While sitting on the toilet with your legs open: insert two clean fingers between your vagina and your cup. Gently pinch the cup, collasping it toward your tailbone. This will break the seal and allow you to remove the cup more easily. Grasp the stem or grip rings of your cup and gently pull it out. Empty your cup.
If you cannot reach your cup immediately, you can use your muscles to push it lower in the vagina. Relax, don’t panic; you will be able to get it out because there’s nowhere for it to get lost. Isolate your vaginal muscles and bear down like you’re giving birth to the cup. After a minute or so, try to remove your cup. It will be noticeably lower in your vagina.
Care and Cleaning
Every time you empty your cup, wash it with mild soap and water before you reinsert it. Pay special attention to the tiny holes around the rim. These holes allow the cup to unseal from the vaginal wall during removal. Unfortunately, they clog easily. When cleaning your cup, be sure to run water through them to keep them clear. Use a “soft” toothbrush to gently scrub your cup if necessary.
To deep clean and disinfect you your cup, you should boil it. To boil your cup: Heat a pot of water on high until it reaches a boil. Place your cup in the pot and leave to boil for 5 to 10 minutes. Repeat every 1-3 cycles or whenever you suspect you’ve had a yeast infection. Don’t let the pot boil dry!
You may find that your cup will become discolored over time. We talk a lot about silicone being non-porous, especially in the context of sex toys. The truth is, silicone is porous. The pores are too small to allow for growth of bacteria but silicone is, however, porous enough to be stained by blood. Some people recommend the removal of stains with a hydrogen peroxide soak. Some cup manufacturers suggest that a peroxide soak may reduce the long term life of your cup. There’s no consensus on this issue. From a scientific standpoint though, genuine silicone and 10% hydrogen peroxide (which is stronger than the 3% peroxide available in pharmacies) have an excellent compatibility rating, so there’s no real reason to believe that it would be damaging. So, if the staining really bothers you, soak your cup.
To soak your cup for stain removal: fill a wide-mouth mason jar with 3% hydrogen peroxide. Drop in your cup. Leave for 1-8 hours, checking every hour for satisfactory stain removal. Rinse and dry.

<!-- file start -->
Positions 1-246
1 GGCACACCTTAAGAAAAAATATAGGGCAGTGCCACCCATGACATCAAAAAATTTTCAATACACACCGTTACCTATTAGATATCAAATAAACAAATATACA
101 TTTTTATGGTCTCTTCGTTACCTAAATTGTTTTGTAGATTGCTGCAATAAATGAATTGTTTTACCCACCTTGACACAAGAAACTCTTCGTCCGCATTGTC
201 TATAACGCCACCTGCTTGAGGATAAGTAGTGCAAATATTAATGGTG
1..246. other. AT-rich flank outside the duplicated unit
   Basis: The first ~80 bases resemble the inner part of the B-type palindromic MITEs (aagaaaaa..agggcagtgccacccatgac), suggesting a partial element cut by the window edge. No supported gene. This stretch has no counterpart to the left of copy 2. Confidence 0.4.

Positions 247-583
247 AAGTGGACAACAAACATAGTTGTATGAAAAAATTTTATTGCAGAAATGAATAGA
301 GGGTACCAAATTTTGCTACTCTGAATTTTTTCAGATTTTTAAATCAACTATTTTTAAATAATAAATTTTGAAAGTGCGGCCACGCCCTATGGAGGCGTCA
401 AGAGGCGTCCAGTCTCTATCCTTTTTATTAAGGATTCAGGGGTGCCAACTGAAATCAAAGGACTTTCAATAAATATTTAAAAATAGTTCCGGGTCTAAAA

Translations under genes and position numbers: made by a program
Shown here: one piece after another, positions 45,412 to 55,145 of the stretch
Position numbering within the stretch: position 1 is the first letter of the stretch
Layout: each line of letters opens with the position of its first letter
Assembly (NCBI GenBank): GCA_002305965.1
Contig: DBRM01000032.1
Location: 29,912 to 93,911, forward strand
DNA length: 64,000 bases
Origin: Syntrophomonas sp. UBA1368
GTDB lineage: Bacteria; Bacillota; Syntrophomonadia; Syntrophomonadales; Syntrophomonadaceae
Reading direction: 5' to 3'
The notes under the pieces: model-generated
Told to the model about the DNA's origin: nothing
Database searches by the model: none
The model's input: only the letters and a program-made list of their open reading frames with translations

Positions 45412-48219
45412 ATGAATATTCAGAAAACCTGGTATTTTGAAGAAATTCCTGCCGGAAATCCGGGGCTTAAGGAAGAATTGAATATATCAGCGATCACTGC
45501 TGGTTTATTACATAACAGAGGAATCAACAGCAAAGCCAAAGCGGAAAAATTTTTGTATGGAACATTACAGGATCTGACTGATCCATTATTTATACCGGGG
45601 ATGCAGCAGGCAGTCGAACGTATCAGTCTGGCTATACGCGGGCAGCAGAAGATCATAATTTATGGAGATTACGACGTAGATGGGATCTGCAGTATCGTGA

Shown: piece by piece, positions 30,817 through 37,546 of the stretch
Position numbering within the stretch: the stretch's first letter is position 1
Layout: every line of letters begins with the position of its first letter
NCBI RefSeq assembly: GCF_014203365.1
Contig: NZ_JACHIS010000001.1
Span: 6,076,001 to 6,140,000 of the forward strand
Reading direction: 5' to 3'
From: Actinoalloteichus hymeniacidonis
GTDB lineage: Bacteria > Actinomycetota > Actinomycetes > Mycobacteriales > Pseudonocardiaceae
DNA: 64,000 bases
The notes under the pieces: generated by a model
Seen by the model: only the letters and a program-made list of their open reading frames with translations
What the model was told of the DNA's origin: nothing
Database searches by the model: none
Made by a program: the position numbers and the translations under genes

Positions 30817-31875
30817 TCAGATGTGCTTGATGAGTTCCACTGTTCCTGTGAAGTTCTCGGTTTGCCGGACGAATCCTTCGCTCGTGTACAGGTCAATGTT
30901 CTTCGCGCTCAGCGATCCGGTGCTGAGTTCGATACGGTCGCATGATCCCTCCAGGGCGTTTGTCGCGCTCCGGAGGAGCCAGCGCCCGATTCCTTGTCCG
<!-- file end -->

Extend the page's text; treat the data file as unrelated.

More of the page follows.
Don’t stress. Simply remove your cup and empty it in the toilet. Wipe the cup inside and out with toilet paper. Reinsert. If you want to rinse your cup in public, take a bottle of water with you and gently rinse it over the toilet. Rinsing isn’t necessary though; just wash your cup normally as soon as you get home.
You may be using a cup that’s too small for your cervix length. Consult the chart above for some options for people with a high cervix. In the meantime, to remove a cup you cannot reach: bear down and push your cup with your vaginal muscles. Push, take a break, and push again. Repeat until your cup is within reach. Remember that your cup cannot get “lost” because there’s nowhere for it to go beyond your cervix.
Insert your finger between your vagina and your cup. Run your finger around the rim in a circle. The cup should pop open. Alternatively, grasp the grip rings and try to turn your cup in a circle. If these methods fail, you probably need a firmer cup. Refer to the comparison chart above.
Yes! You can do the flame test to ensure that your cup is body-safe silicone. To flame test: using a long lit match, expose the material to the flame for 5-10 seconds. Genuine silicone should create gray ash or have a slight black burn mark. The ash should wipe away and the cup will be undamaged. Other materials such as TPE/ elastomer and latex are flammable and should burn/ deteriorate immediately.
Note that not all cups are advertised as silicone. A few are made of TPE or latex. Both of these materials are porous and cannot be fully disinfected.
Cut a bit at a time and test for comfort. It’s always easier to remove a cup with a stem, so keep that in mind when trimming your cup’s stem.
There are a few reasons why your cup might be leaking. Your cup may not be fully open. Follow the steps above to ensur that your cup opens after insertion. You may also need to empty your cup more often. While you can wear a cup safely for up to twelve hours, you will start to leak if your cup reaches capacity before that.
They shouldn’t but they can be uncomfortable until you understand how your cup works. That discomfort usually comes from a cup pressing up against the bladder. A softer cup may be necessary to
A traditional cup sits too low in the vagina to allow for intercourse. Intimina’s Ziggy Cup is a reusable silicone cup that looks similar to a diaphragm and is designed to be used during vaginal intercourse.